Design Thinking for Classroom Furniture – Ep. 89 – Ed Tech Weekly

Design Thinking for Classroom Furniture – Ep. 89 – Ed Tech Weekly

Design Thinking for Classroom Furniture – Ep. 89 – Ed Tech Weekly

Design Thinking for Classroom Furniture

In this episode, Ricky and Kristy discuss how design thinking should be a part of classroom furniture purchases and other ed tech news stories of the week.

Ed Tech News RunDown

 

Using Design Thinking

An Ed Surge article talks about using a design thinking approach when deciding what classrooms should look like. The article asserts that most classroom furniture decisions are made by browsing through a catalog and deciding based on how good or cool something seems to be. Rebecca Hare, an art and design teacher and a education consultant has a better solution. She believes “Teachers can start simply, with the overall goals they have for their classrooms, the types of projects they want to do and the mindset they want to instill in students.” From there? Well, that is when you start deciding what the space should look like. One of the biggest concepts she suggests is for a classroom to be agile. This way students can be a part of the process as the year goes on and the space can be improved. Too many classroom furniture decisions are being made by admins that may rarely, if at all, set foot in classrooms that they are buying furniture and I think we can all agree that isn’t the best way to do this. Definitely an article to checkout if you are making upgrades to your classroom furniture.

Robots Teaching Kindness?

Another Ed Surge article, this one is titled, “When robots teach kids computational thinking and kindness”. That title is a little deceiving as this article is more about how kids working together to accomplish programming and robotics projects can help lead them to better soft skills. Whether we want to accept it or not, robotics and programming is going to be a huge part of the future. With that future comes a lot of speculation about robots replacing teachers or other humans and it is easy to see it as a bad thing for human connections. But, if we look at computer science like a tool that can be used to solve many problems, and make sure we incorporate group projects involving computer science, we can make sure human connections remain strong. So, at the end of the day, if we allow computer science projects to be strongly rooted in collaboration we can hopefully continue to build connections and humanity even in a robot infused world.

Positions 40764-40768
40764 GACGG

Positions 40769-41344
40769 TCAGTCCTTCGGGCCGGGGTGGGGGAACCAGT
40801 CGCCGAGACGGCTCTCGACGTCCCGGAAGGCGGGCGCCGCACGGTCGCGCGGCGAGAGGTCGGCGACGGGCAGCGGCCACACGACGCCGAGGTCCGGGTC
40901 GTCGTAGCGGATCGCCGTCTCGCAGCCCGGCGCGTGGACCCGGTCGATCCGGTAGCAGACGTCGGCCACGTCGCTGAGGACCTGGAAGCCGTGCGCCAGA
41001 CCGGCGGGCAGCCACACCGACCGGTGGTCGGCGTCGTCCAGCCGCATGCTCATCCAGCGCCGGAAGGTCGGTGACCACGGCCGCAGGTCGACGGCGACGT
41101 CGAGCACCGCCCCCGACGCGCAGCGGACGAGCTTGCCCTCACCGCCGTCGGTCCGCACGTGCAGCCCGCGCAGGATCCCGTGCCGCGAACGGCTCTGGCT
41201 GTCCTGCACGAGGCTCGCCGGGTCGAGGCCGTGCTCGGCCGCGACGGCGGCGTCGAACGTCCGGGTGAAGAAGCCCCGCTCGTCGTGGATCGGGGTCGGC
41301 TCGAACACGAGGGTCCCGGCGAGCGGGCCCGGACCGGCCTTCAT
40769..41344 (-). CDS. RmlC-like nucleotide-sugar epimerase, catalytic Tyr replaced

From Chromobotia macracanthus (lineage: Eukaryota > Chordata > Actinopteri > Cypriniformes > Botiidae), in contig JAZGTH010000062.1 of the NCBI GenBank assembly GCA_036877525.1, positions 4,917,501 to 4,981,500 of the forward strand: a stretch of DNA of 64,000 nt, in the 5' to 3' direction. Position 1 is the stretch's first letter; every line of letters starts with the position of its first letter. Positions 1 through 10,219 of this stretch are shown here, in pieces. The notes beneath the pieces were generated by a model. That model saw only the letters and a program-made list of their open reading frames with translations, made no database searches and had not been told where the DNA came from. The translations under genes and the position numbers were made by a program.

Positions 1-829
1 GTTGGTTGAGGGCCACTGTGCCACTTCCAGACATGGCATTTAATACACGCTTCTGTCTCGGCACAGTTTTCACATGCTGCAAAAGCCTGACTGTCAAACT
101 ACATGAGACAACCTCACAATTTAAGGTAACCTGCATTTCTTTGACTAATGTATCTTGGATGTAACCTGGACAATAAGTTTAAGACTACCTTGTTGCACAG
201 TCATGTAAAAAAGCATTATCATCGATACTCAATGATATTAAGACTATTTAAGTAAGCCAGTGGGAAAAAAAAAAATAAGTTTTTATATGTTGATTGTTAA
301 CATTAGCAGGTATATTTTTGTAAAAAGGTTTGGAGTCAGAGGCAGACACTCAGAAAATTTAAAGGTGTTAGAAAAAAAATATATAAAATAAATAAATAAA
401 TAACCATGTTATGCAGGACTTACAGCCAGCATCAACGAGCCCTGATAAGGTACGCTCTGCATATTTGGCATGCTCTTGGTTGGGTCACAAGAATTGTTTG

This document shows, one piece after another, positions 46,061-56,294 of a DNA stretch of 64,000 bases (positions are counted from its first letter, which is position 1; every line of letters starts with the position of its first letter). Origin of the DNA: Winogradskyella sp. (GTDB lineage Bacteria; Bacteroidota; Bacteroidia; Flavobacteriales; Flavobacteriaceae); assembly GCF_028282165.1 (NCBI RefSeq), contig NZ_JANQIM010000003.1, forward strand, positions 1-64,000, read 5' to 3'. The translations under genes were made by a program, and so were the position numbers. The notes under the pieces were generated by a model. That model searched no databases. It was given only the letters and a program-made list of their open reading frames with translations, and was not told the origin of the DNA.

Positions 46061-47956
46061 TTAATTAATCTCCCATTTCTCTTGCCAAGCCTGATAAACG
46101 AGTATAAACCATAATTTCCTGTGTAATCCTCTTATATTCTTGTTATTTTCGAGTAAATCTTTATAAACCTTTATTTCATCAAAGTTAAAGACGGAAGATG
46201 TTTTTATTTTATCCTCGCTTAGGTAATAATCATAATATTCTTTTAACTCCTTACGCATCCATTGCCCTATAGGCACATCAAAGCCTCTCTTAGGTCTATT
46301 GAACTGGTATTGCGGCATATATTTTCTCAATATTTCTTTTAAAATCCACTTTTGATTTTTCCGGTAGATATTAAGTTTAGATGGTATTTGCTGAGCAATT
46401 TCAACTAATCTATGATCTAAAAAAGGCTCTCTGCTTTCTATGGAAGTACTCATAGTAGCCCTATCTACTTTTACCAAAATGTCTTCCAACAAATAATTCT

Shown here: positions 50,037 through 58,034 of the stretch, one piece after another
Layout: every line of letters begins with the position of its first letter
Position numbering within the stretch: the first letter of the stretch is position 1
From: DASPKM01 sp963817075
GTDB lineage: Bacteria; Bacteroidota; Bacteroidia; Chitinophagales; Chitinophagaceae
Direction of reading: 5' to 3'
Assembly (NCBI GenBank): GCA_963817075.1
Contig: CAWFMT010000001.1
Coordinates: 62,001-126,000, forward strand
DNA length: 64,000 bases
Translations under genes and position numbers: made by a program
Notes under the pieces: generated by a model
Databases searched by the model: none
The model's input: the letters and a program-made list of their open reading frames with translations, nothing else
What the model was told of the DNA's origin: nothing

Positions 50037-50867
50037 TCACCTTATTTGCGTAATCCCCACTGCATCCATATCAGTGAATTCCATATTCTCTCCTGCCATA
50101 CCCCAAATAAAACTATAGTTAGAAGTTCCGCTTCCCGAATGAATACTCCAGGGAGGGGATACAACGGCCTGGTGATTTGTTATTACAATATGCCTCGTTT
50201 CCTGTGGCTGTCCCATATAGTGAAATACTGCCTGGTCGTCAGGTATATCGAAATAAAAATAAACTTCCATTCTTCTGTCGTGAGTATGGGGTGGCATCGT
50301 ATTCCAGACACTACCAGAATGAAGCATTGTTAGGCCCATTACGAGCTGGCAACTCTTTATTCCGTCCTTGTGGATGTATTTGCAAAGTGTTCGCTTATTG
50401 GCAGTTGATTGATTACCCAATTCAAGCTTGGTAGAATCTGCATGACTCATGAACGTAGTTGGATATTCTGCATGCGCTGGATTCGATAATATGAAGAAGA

Alternative Assessments

Another Ed Surge story… I’m sensing a trend here… and this one is about alternative assignments and how they can effectively assess student learning. This article came as a result of a twitter chat called #DLNchat. The chat was intended to be a conversation about assessments and if standardized testing and assignments can be replaced and if so, how? One of the biggest challenges to using alternative assessments is grades. Standardized tests and other basic assignments are easy to grade and that grade means the same thing to anyone who takes that particular test. Rubrics are definitely a way to combat that but even a great rubric has a lot of subjectivity when it comes to create or demonstrate types of assignments. In my Opinion, this is where ed tech can save the day. Creating the opportunity for shareable rubrics that universally “mean something” to higher ed or companies looking at transcripts.

Be Aware of Your Kid’s Apps and Their Safety

And you guessed it, an Ed Surge story, Why some children’s apps might not be as safe as you think. A recent study looked at whether apps certified compliant with child privacy law did a better job safeguarding privacy than non-certified apps. Spoiler alert… they did not. One of the large problems is that the organizations who try to make sure these apps are safe simply do not have the technological capabilities to get in the code and really see what’s happening. They rely on terms of service and self-reported data and questionnaires to rate and certify these apps. One of the problems is many apps use some degree of ‘third party’ code and may not know exactly what that code is doing with data. With Facebook’s data mismanagement issues in the news recently, it is important that parents take the time to research apps and what information they are asking of your children. Data breaches are real and protection of children is extremely important. Take the time to check what your kids apps are accessing on mobile devices, location would be a primary concern but try to know as much as possible. I don’t think we can take the “I didn’t know” argument anymore.

 

Check out Episode 78 Where we talk more about successful A.I. and Mabot.

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